But he’s also the son of the world’s most infamous serial killer, and for Dear Old Dad, Take Your Son to Work Day was year-round. Jazz has witnessed crime scenes the way cops wish they could—from the criminal’s point of view.
And now bodies are piling up in Lobo’s Nod.
In an effort to clear his name, Jazz joins the police in a hunt for a new serial killer. But Jazz has a secret—could he be more like his father than anyone knows?
AND!! (I know! I’ve surprised myself this week!)
Whispers Underground (Peter Grant #3) by Ben Aaronovitch
I read this quickly and didn’t review it here on the blog because I’ve said everything there is to say in my reviews of Rivers of London (book 1) and Moon Over Soho (book 2). If you’ve read and enjoyed those books, you’ll enjoy this one. I did do a quick review over on Goodreads if you want to check that out.
The blurb: A WHOLE NEW REASON TO MIND THE GAP
It begins with a dead body at the far end of Baker Street tube station, all that remains of American exchange student James Gallagher—and the victim’s wealthy, politically powerful family is understandably eager to get to the bottom of the gruesome murder. The trouble is, the bottom—if it exists at all—is deeper and more unnatural than anyone suspects…except, that is, for London constable and sorcerer’s apprentice Peter Grant. With Inspector Nightingale, the last registered wizard in England, tied up in the hunt for the rogue magician known as “the Faceless Man,” it’s up to Peter to plumb the haunted depths of the oldest, largest, and—as of now—deadliest subway system in the world.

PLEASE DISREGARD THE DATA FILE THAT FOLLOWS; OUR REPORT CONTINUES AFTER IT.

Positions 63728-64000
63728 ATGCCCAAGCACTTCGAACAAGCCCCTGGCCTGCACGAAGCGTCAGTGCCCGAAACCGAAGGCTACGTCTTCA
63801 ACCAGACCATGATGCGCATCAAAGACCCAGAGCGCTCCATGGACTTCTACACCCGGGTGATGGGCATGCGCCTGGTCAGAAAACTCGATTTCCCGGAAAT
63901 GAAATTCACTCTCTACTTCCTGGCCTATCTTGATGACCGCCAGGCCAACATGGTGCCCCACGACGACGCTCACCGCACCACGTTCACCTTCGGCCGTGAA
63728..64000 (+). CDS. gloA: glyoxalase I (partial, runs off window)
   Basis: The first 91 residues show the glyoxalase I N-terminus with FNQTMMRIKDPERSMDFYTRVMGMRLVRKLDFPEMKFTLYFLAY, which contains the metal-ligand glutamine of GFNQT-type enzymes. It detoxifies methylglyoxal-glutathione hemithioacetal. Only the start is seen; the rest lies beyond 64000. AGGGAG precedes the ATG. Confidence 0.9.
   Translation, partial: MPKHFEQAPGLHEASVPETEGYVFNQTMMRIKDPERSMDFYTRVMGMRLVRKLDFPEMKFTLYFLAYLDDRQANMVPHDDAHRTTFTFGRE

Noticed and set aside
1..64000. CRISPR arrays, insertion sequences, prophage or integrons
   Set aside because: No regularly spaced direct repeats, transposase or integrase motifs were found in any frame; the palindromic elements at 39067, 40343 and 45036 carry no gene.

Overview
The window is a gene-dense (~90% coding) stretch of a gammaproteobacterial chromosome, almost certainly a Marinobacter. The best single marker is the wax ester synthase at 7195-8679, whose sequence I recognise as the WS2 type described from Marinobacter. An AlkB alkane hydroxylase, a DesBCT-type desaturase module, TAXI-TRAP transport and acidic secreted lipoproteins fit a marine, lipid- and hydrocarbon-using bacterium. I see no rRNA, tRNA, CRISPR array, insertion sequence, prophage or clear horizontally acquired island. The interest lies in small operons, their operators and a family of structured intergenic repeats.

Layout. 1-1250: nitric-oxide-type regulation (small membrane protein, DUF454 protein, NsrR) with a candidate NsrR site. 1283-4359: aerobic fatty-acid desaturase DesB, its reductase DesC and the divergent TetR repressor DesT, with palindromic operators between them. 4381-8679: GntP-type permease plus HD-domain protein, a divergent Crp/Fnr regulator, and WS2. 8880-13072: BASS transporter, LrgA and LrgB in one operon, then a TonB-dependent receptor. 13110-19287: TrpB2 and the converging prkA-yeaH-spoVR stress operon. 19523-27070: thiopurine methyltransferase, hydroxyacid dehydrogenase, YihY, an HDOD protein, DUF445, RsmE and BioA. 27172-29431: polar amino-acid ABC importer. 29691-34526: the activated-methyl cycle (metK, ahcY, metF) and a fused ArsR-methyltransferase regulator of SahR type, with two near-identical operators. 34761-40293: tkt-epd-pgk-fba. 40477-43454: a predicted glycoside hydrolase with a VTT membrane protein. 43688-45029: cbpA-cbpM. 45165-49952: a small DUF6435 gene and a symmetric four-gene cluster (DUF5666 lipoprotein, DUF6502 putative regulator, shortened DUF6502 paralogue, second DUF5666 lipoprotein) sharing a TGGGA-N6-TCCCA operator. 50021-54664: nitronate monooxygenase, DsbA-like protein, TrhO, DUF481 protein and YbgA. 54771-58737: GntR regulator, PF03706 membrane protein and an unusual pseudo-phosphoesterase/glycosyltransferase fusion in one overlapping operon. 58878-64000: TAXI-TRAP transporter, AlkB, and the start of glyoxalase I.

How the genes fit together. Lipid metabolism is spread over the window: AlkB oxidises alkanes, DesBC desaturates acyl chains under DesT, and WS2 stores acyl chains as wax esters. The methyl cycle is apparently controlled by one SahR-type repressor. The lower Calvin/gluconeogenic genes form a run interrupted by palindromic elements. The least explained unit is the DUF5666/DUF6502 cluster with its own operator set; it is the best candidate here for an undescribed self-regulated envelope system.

At least he won’t be alone. No, the FBI has sent over a crack agent to help. She’s young, ambitious, beautiful…and a born-again Christian apt to view any magic as the work of the devil. Oh yeah—that’s going to go well.
3. What I’ll read next
What Milo Saw by Virginia MacGregor
The blurb: Nine-year-old Milo Moon has retinitis pigmentosa: his eyes are slowly failing and he will eventually go blind. But for now he sees the world through a pin hole and notices things other people don’t. When Milo’s beloved gran succumbs to dementia and moves into a nursing home, Milo soon realises there’s something wrong at the home. So with just Tripi, the nursing home’s cook, and Hamlet, his pet pig, to help, Milo sets out on a mission to expose the nursing home and the sinister Nurse Thornhill.
Time Travelling with a Hamster by Ross Welford
I blame this one entirely on the librarians at my local library. This was sitting on the big display by the entrance and the cover lured me towards it. Then the blurb was funny. And after The Girl from Everywhere, I’m in the mood for more timey-wimey business.
The blurb: “My dad died twice. Once when he was thirty nine and again four years later when he was twelve.
The first time had nothing to do with me. The second time definitely did, but I would never even have been there if it hadn’t been for his ‘time machine’…”
When Al Chaudhury discovers his late dad’s time machine, he finds that going back to the 1980s requires daring and imagination. It also requires lies, theft, burglary, and setting his school on fire. All without losing his pet hamster, Alan Shearer…
Have you read/are reading any of these? What are you reading? Let me know! 🙂
Last week I made cherry scones, perfect for elevenses or afternoon tea.
Claire Huston / Art and Soul